"Love follows knowledge."
"Beauty above all beauty!"
– St. Catherine of Siena

Wednesday, July 3, 2013

2013 Reading List: Update #2

You can read about my previous 2013 progress updates here and here.  These updates seem to be coming every three months, and I think I’ll make that a regular quarterly feature. 

As you can see since the last update I've completed seven short stories, another book of the Old Testament, T.S. Eliot most influential poem, and the Mark Helprin’s epic scale novel, A Soldier of the Great War.  The Helprin novel was a three month effort, but well worth it.  I’ll be posting a couple of blogs on the work.  I’ll definitely be posting on at least one of Poe’s stories and at least one of Hemingway’s. 

 I've now pushed into the Currently Being Read category ifferisms and Purgatorio.  I try to read one book a year on writing, and this year it will be ifferisms, a book on the use of the word “if” in writing aphorisms.  As you will see it is an incredibly fun read, and I’ll need something lighter for more relaxation.  Purgatorio has been on my re-read list for a long time, and I can’t wait to get to it.  Given the length and emotional commitment required for A Soldier of the Great War, I really made next to no progress on Rome and Jerusalem or Les Mis this past quarter.  I’ve also pushed up the remaining short stories I had planned.  I’ve decided to read “Rip Van Wrinkle” for the fourth of July.

I’m still planning on Twain’s Life on the Mississippi toward the end of the summer and Henry James’s Washington Square in the early fall.  I’ll also be completing the last few history books of the Old Testament.  I’ve added Shakespeare’s “MacBeth” to the list and a Steinbeck short novel (Cannery Row) that I may have read a very long time ago but have no memory of it.  I need to scout out some more short stories to add.

Here I am at midyear, and I’ve completed 12 short stories, two books of the Old Testament, a biography, and three novels, one novel being over double the typical length.  I’ve also made progress on the history book and Hugo’s triple the typical length novel.  That’s pretty much on track for my goals, if not even a little ahead. 

As I’ve said before, if there is a work I’ve read that I haven’t blogged on, or a work I plan to read that you really want my thoughts on, please let me know.  I’ll be glad to accommodate.


“A Star Trap,” a short story by Bram Stoker.
“Grandfather and Grandson,” a short story by Isaac Bashevis Singer. 

The Man Who Was Thursday: A Nightmare, a novel by G.K. Chesterton.
“Feathers,” a short story by Raymond Carver.

The Cossacks, a novel by Leo Tolstoy.
“In Another Country,” a short story by Earnest Hemingway.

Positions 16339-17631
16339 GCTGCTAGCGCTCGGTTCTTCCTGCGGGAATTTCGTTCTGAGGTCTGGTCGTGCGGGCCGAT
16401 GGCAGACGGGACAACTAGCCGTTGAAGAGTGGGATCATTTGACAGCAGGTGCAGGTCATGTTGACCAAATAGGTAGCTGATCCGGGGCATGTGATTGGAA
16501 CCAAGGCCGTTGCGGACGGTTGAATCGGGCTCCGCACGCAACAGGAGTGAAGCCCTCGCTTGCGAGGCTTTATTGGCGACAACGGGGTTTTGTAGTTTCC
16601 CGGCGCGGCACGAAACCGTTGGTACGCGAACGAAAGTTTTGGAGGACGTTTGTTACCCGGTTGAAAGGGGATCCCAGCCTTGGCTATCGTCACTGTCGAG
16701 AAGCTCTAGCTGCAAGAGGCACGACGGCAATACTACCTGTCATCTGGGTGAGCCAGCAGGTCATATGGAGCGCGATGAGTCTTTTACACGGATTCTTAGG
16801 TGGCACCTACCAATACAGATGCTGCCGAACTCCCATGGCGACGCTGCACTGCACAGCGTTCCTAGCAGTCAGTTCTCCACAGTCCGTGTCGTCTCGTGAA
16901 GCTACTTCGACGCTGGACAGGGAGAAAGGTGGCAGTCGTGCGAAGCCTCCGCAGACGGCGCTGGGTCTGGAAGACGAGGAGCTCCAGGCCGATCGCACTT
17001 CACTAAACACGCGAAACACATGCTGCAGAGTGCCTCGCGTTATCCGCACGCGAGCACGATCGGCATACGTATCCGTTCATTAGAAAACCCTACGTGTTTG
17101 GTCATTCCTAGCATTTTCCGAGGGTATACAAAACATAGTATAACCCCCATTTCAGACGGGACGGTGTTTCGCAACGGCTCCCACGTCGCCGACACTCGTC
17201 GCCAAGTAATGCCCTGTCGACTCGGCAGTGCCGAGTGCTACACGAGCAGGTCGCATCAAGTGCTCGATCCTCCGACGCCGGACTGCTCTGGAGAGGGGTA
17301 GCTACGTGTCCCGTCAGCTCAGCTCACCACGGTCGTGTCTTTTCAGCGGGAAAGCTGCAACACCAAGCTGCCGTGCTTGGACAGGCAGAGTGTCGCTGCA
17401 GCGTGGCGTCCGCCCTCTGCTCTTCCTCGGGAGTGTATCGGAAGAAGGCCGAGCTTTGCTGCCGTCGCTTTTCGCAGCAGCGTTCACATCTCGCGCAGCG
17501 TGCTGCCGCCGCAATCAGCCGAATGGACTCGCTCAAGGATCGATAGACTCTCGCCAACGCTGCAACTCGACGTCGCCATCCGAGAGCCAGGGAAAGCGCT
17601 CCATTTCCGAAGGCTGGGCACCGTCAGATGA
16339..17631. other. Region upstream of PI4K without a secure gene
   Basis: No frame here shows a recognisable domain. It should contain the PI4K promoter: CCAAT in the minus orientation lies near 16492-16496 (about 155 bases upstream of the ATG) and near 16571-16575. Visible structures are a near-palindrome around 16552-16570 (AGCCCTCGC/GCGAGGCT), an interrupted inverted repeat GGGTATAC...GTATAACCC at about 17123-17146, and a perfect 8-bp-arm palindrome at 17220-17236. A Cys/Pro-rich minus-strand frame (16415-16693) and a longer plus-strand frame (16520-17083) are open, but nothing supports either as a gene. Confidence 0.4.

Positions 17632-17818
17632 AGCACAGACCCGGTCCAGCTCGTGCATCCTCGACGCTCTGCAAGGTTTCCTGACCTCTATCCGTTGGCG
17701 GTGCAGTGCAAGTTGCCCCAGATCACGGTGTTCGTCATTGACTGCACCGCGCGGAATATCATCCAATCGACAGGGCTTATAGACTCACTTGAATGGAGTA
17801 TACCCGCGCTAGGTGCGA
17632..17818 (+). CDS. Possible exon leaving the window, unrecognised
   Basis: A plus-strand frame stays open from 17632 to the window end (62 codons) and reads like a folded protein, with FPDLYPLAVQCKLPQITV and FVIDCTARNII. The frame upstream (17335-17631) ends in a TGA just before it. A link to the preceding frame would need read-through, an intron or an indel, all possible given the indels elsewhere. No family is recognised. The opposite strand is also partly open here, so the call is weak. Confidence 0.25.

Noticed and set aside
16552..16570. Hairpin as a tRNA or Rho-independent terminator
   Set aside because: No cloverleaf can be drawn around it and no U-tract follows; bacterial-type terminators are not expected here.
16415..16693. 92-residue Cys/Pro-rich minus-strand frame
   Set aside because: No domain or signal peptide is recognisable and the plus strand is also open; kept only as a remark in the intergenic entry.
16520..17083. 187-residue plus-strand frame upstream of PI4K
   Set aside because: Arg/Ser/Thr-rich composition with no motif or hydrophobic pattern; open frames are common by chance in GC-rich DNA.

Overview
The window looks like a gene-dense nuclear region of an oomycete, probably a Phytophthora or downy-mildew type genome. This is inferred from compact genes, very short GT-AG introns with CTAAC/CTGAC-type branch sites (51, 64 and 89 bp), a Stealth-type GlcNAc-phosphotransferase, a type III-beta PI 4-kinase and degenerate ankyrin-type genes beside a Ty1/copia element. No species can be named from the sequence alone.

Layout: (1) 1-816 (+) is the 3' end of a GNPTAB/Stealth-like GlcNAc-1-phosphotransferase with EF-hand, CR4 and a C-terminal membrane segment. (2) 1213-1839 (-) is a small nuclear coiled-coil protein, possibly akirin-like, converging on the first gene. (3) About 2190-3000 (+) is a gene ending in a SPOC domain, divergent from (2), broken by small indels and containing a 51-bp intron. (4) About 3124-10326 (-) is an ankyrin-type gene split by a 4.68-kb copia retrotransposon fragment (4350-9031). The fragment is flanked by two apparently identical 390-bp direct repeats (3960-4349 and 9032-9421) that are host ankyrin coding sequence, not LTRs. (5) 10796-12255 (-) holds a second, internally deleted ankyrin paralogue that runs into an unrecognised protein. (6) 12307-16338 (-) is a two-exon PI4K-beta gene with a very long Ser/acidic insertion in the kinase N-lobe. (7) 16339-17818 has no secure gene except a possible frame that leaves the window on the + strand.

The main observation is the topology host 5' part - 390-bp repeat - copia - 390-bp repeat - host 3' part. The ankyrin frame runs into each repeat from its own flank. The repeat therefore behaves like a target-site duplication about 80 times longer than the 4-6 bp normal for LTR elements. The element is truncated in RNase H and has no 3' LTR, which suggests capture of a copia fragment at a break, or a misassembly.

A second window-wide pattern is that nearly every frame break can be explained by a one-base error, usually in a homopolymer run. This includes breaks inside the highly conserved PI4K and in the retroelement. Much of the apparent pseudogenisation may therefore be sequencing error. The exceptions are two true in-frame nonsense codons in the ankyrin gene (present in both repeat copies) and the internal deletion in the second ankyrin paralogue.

First Book of Chronicles, a book of the Old Testament, KJV.
Catherine of Siena, a biography by Sigrid Undset.

“The Masque of Red Death,” a short story by Edgar Allan Poe.
“William Wilson,” a short story by Edgar Allan Poe.

“A Descent into Maelstrom,” a short story by Edgar Allan Poe.
“The Lovely Lady,” a short story by D.H. Lawrence.

“Hills Like White Elephants,” a short story by Earnest Hemingway.
“The Killers,” a short story by Earnest Hemingway.

Second Book of Chronicles, a book of the Old Testament, KJV.
“The Fall of the House of Usher,” a short story by Edgar Allan Poe.

“The Waste Land,” a long poem by T.S. Eliot.
A Soldier of the Great War, a novel by Mark Helprin.

“The Shawl,” a short story by Cynthia Ozick.

Currently Being Read:

Rome and Jerusalem: The Clash of Ancient Civilizations, a non-fiction history by Martin Goodman.
Les Misérables, a novel by Victor Hugo.

Imagist Poetry: An Anthology, a collection of poetry edited by Bob Blaisdell.
ifferisms: An Anthology of Aphorisms That Begin With the Word if, a work of non-fiction by Dr. Mardy Grothe.

“Purgatorio,” 2nd part of the epic poem of The Divine Comedy by Dante Alighieri.
The Book of Ezra, a book of the Old Testament, KJV.

“Rip Van Winkle,” a short story by Washington Irving.
“Pillar of Salt,” a short story by Shirley Jackson.

“The Body-Snatcher,” a short story by Robert Lewis Stevenson.
 “Chi Ti Dice La Patria?” a short story by Earnest Hemingway.


Upcoming Plans:

Life on the Mississippi, a memoir by Mark Twain.
Washington Square, a novel by Henry James.

The Book of Nehemiah, a book of the Old Testament, KJV.
The Book of Esther, a book of the Old Testament, KJV.

MacBeth, a play by William Shakespeare.
Cannery Row, a short novel by John Steinbeck.


  1. So glad you finished the Helprin and liked it! Sorry for busting up your reading order :) I am now reading ANOTHER Helprin, called In Sunlight and Shadow. Loving it! :) And I may continue on and read the rest of his novels. But I am really looking forward to your post on A Soldier.
    Singer, I liked but kind of drove me crazy with his non-ending endings, lol. I enjoyed the Flaubert very much. Another Steinbeck I always enjoy is East of Eden.
    I would appreciate your prayers as my daughter goes in for some surgery today. It is outpatient, but to me it is borderline whether is should be or not...and I am going to be "nurse." I am used to this role, but this particular post-surgical care is new to me, and I am nervous. Daily blood thinner injections and all.

    1. I haven't heard of that Helprin novel. I thought I knew of them all. I just looked it up, it's his latest that just came out last year. Here's what Helprin's wikipedia entry says about it:
      "His latest, In Sunlight and In Shadow, was released in 2012, and has been described as an extended love song to New York City." That sounds cool. You'll have to tell me what you think.

      I have read several of Steinbeck's short novels (read The Pearl if you get a chance) but none of his longer works. East of Eden is certainly one I want to read eventually but I had decided to read his most famous, The Grapes of Wrath, next year.

      Most definitely will pray for your daughter. Daily blood thinner injections sound serious.